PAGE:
Why We Sing

For thirty plus Christmas’ I’ve led groups of carolers.  I can’t carry a tune.  But I understand the importance and value of singing.  Particularly when singing to those among us who are feeling vulnerable.

First Baptist in Beverly, sharing the love.

We sing in nursing homes, memory centers, jails, retirement communities and on street corners.  We sing to folk who have lost a loved one.  We sing to encourage neighbors wrestling with addiction.

We sing to remind people that they are not forgotten.  To remind ourselves and those we sing for,  that as dark as any given moment may seem, that the light will come.  To lift up and celebrate the beauty found in community and mutual care.

In the Gospel of Matthew we hear these words:

The people who sat in darkness have seen a great light, and for those who sat in the region and shadow of death light has dawned.

Matthew quoting words from the prophet Isaiah, reminds us that the embodiment of this light is Jesus.  It is this light come to earth in the story of Jesus, which inspires us to sing, to hope, to persevere.

Christmas is often a difficult time for people.  We have so many expectations of what the season should be…family, gifts, comfort, joy, peace.

Yet the reality for many doesn’t match the expectations.   Many of us are estranged from family, struggle to pay the bills, wrestle with addiction, face health challenges or worry over the future our children and grandchildren will inherit.

There is a lot of darkness in the world.  This is true.

Yet our faith teaches that the light enters into the darkness.   Light which cannot be extinguished  or contained.

Each year the story of Christmas comes to remind us that light has come.  An unlikely light in the form of an infant, born to peasant parents, during a time of military occupation. This child born homeless, wrapped in rags and placed in a feeding trough.

From this humble beginning a life-sustaining light has come.  A light which still burns.  A light that rests upon each woman, man, girl and boy.

This is why we sing.  To remind ourselves and those we sing to, that darkness never has the final word.  The light has come, once again.

Let us raise our voice in song.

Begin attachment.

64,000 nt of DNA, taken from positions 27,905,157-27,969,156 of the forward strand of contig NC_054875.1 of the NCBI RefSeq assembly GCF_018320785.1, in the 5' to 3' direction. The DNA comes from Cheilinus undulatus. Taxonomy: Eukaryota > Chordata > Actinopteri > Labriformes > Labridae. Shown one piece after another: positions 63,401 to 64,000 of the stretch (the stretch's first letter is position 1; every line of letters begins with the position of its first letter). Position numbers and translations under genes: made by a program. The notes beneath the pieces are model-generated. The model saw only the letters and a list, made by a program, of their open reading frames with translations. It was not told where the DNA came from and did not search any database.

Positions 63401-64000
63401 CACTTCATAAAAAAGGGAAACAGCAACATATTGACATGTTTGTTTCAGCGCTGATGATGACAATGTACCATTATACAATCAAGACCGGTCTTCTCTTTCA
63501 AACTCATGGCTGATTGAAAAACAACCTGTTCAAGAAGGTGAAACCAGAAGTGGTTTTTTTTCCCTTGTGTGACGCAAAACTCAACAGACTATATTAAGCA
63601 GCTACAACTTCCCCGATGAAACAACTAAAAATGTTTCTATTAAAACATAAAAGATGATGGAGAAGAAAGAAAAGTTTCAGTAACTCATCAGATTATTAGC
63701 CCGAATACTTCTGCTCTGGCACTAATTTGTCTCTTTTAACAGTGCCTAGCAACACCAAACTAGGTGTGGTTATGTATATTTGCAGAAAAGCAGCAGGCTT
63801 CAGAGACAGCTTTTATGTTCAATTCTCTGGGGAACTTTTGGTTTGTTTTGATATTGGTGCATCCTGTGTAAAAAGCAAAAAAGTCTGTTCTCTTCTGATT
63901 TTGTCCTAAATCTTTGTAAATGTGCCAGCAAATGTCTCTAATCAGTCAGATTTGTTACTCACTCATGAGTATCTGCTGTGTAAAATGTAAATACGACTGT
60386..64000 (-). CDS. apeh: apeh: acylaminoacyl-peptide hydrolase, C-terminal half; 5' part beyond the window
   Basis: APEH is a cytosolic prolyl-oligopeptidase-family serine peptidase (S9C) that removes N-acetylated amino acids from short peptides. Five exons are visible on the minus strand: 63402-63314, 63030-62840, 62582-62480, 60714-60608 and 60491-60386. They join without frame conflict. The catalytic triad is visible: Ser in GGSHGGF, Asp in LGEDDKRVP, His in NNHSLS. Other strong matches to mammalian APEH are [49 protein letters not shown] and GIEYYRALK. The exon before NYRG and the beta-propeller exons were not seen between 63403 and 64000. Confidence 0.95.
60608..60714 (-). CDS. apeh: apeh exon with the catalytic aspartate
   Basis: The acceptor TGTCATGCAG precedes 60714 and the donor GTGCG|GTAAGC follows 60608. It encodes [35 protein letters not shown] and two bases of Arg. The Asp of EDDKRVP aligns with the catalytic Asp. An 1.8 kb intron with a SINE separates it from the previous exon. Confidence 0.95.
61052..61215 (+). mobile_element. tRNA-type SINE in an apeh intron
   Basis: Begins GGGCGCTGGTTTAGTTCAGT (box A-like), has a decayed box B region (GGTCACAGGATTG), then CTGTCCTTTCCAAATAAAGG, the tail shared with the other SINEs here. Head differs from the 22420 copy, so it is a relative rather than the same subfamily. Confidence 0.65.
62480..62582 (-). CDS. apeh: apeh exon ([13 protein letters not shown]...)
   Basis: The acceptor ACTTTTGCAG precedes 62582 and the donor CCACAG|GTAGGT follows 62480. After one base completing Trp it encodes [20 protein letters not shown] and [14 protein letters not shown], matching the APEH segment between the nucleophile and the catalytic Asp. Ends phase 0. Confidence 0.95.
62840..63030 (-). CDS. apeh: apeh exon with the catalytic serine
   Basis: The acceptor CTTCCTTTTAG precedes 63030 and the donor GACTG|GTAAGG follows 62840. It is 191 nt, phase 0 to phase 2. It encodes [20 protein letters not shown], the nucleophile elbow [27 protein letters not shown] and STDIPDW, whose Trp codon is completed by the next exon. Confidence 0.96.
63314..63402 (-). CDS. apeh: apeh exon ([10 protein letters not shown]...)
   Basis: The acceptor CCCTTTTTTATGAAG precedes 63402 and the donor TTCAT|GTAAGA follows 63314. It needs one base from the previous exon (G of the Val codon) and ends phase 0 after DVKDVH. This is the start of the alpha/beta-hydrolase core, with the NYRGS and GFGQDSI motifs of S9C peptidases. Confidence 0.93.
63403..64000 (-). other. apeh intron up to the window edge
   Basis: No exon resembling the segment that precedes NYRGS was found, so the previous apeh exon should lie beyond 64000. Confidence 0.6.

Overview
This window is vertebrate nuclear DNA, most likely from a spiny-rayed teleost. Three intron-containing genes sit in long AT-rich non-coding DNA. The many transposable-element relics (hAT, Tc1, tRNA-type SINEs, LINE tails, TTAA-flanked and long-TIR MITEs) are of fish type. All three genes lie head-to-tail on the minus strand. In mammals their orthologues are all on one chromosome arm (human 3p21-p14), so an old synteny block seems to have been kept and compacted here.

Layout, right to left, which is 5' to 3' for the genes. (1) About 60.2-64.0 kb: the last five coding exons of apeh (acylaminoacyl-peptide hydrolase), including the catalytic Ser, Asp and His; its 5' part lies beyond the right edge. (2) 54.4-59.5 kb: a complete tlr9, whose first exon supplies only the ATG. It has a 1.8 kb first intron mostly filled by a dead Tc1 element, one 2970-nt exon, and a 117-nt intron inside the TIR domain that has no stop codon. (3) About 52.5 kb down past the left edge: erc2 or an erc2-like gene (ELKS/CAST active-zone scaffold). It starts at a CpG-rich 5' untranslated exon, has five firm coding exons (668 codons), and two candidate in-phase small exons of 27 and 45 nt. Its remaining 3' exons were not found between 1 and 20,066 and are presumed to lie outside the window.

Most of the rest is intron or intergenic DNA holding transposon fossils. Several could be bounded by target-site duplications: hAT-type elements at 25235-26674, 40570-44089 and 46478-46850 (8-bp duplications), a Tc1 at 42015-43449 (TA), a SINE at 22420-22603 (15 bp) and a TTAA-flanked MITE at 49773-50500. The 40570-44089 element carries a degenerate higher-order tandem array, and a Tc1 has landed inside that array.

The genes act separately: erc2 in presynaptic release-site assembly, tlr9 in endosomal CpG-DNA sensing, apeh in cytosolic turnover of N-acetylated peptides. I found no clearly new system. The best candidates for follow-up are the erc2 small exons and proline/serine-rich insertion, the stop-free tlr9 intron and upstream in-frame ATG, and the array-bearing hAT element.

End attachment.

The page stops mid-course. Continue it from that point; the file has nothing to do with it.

Cracked Pots

The Kintsugi pot, is the ancient Japanese practice of mending a cracked, chipped pot with a sealant. Originally cracked pots were sealed with melted lead, allowing the pots to hold water, rice, barley. In time the seemingly imperfect pieces were deemed to be beautiful because of the cracks and chips. Later, artisans would melt gold and silver to seal the cracks ensuring that the works became pieces of art.

photo Kintsugi vase

Richard Rohr, the Franciscan monk, believes that ‘our human imperfections/brokenness opens us up to receive God’s restorative grace. In his book ‘Falling Upward’, Rohr explores the spirituality of the two halves of life. In the first half of life we are generally clarifying our identity. We ask question such as: What am I good at? What am I passionate about? What values are important to me? Who to I belong to? Who will go with me? Such questions help us determine our identity.

“By the second half of life’, writes Rohr, ‘we’ve been humbled’. We’ve been humbled via poor choices or by circumstances beyond our control. Rohr suggests that by being humbled we become open to asking new and challenging questions: What is really important to me? What do I really believe about God, about life? (Not, what do others tell me I should believe, but what do I really believe to be true?). Knowing what questions to ask and wrestling with the question until an answer is found or an insight gleaned, is the gift that comes with falling on one’s face.

The paradox of growing older is that through our mistakes we can begin to glean wisdom. This surely isn’t true for everyone. I know people well on in years, who cling to childish ways of seeing and being. I know people who cling to bitterness and resentments going back more than 70 years. Such persons remain broken and profoundly wounded, trapped in their past. If they were a pot they would remain fractured and useless.

cracked-pots

But for those who do the hard work of growing beyond their pain, for those who wrestle insights and lessons from their brokenness, such persons become a source of inspiration and encouragement. Such restored persons encourage others who also struggle to move beyond a poor choice or painful circumstance. Friends in recovery from an addiction know what I’m talking about. An AA or NA meeting is full of cracked pots that have become beautiful precisely because of the hard work each person does to stay clean and sober. People in recovery know that their restoration to health is due not only to their hard work but also the support of community and their ‘higher power’.

Do you know a broken person who inspires you? Who inspires you because of their imperfection and because of their courage in overcoming difficulties and the hard won wisdom that they’ve acquired? Who are the Kintsugi pots in you life? Are you a cracked pot that has become beautiful too?